Starbucks is hoping its latest initiatives will spark a turnaround after seeing its shares fall 3 percent this week in relation to slowing U.S. sales and its decision to shutter 150 locations in 2019. Last year, the chain reduced its long-term sales and profit targets and in April reported that U.S. traffic was flat. CEO Kevin Johnson said, this week, however, that he expects same-store sales to be up 1 percent by the end of this quarter.
“Our recent performance does not reflect the potential of our exceptional brand and is not acceptable,” he said in a company announcement. “We must move faster to address the more rapidly changing preferences and needs of our customers.”
Those faster moves include three operational initiatives in an effort to “regain revenue and earnings momentum.” They include:
- Accelerating growth in the U.S. and China, the company’s targeted long-term growth markets.
- Expanding and leveraging the global reach of the brand through the Global Coffee Alliance.
- Sharpening the focus on increasing shareholder returns.
“Over the past year we have taken several actions to streamline the company, positioning us to increase our innovation agility as an organization and enhance focus on our core value drivers which serve as the foundation to re-accelerate growth and create long-term shareholder value,” Johnson said.
Accelerating growth in the U.S. and China
The company’s streamlining initiatives will allow greater agility in adapting more quickly to changes in consumer preferences, Johnson said. This includes accelerating product innovation around core beverages while leveraging the growing tea and refreshment category, as well as consumer behavior trends towards health and wellness.
The chain is also expanding the breadth and depth of digital relationships with current and new customers. The company has added 5 million digitally registered customers since April 2018 and 2 million active Starbucks Rewards members year-over-year to 15 million, up 13 percent from the previous year, according to the release.
In FY19, the company said it expects newer digital initiatives to contribute one to two points of comp growth in the U.S., supported by a redesigned Starbucks Rewards program that provides customers more choice around redemptions and payment, as well as expanded personalization capabilities for customers that have a digital relationship with the company.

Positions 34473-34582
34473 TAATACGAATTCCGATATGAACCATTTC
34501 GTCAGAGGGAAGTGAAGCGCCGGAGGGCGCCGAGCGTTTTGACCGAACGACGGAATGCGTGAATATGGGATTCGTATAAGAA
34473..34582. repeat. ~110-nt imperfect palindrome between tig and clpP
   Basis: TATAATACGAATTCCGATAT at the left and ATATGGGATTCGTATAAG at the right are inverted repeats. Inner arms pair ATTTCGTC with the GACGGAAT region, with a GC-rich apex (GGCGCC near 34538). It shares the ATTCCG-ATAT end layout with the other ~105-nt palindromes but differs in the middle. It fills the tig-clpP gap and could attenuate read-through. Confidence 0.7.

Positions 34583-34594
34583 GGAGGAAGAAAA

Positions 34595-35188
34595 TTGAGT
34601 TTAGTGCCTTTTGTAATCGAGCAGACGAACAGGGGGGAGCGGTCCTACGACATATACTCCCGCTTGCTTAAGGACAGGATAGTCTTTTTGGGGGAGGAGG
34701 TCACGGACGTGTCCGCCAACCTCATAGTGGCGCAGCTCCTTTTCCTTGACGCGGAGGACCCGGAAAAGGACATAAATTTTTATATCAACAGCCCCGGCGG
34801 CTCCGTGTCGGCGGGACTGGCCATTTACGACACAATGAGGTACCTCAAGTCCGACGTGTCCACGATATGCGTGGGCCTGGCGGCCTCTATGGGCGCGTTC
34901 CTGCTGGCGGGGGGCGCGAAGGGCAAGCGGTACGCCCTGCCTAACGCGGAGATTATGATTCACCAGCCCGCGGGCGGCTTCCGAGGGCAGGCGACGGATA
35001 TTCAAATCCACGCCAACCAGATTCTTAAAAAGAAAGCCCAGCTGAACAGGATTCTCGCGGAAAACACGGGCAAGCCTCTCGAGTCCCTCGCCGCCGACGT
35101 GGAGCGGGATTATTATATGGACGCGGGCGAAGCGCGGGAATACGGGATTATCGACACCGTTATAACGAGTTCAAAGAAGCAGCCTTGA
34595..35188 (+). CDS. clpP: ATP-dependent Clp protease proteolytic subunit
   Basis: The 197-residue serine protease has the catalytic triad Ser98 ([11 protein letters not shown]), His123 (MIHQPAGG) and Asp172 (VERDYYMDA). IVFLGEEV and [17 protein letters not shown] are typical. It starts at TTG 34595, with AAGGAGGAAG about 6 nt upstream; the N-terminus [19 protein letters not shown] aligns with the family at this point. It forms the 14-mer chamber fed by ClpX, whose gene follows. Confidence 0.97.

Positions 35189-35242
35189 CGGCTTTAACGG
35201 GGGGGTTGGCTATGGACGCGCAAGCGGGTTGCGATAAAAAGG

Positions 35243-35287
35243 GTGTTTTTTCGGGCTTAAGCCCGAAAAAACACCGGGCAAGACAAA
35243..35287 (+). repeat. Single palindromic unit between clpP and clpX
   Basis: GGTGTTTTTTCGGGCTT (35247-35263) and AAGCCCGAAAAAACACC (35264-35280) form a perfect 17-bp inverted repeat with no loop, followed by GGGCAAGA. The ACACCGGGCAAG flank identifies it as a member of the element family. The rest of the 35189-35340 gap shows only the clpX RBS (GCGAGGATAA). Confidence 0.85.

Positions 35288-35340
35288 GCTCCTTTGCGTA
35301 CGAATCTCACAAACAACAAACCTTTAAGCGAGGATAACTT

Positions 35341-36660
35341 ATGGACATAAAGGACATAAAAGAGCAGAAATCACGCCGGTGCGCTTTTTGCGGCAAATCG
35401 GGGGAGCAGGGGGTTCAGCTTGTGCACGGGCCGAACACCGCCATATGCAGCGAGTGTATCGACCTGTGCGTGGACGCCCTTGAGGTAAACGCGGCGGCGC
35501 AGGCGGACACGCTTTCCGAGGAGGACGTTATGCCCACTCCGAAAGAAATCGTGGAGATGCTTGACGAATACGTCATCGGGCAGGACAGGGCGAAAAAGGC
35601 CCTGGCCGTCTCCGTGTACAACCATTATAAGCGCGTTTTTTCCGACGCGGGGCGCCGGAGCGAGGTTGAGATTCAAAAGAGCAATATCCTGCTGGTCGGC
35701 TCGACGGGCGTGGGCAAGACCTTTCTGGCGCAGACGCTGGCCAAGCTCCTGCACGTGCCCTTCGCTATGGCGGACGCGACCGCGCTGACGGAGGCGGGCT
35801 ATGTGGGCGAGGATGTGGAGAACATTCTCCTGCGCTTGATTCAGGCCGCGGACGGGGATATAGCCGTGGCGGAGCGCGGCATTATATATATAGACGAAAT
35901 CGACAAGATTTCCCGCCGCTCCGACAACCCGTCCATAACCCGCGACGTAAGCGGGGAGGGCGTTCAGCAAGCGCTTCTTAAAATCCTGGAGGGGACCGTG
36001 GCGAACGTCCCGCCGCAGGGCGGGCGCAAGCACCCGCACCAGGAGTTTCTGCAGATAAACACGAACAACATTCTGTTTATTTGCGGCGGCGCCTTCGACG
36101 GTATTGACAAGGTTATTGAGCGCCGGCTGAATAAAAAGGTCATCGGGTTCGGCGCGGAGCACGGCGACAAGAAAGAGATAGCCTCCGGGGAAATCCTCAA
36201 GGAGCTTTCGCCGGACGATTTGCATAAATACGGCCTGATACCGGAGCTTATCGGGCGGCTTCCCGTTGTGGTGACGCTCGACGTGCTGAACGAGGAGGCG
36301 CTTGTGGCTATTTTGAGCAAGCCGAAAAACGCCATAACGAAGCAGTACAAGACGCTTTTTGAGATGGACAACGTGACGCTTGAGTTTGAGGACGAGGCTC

Expanding and leveraging the global reach of the brand
Starbucks continues to make progress toward closure of the Global Coffee Alliance transaction with Nestlé to accelerate and grow the global reach of Starbucks brands in consumer packaged goods foodservice, adding opportunity for another 5 million points of presence in 189 countries.
Sharpening focus on profitability and increasing shareholder returns
With the execution of the company’s strategic priorities expected to improve the return profile of the business, the company now expects to return approximately $25 billion in cash to shareholders in the form of share buybacks and dividends through FY20. This represents a $10 billion increase from the cash return target announced on November 2, 2017, according to the company.
Starbucks said it is more focused than ever on improving G&A efficiency with plans to partner with an external consultant to drive speed and leverage best practices. It’s also exploring strategic options to license company-operated stores in other appropriate markets.
Lastly, in a support of an accelerated return of cash to shareholders, the board of directors approved a 20-percent increase in the company’s regular quarterly dividend and declared a cash dividend of $0.36 per share.
The company now anticipates 1 percent growth in comparable store sales globally in Q3 FY18.
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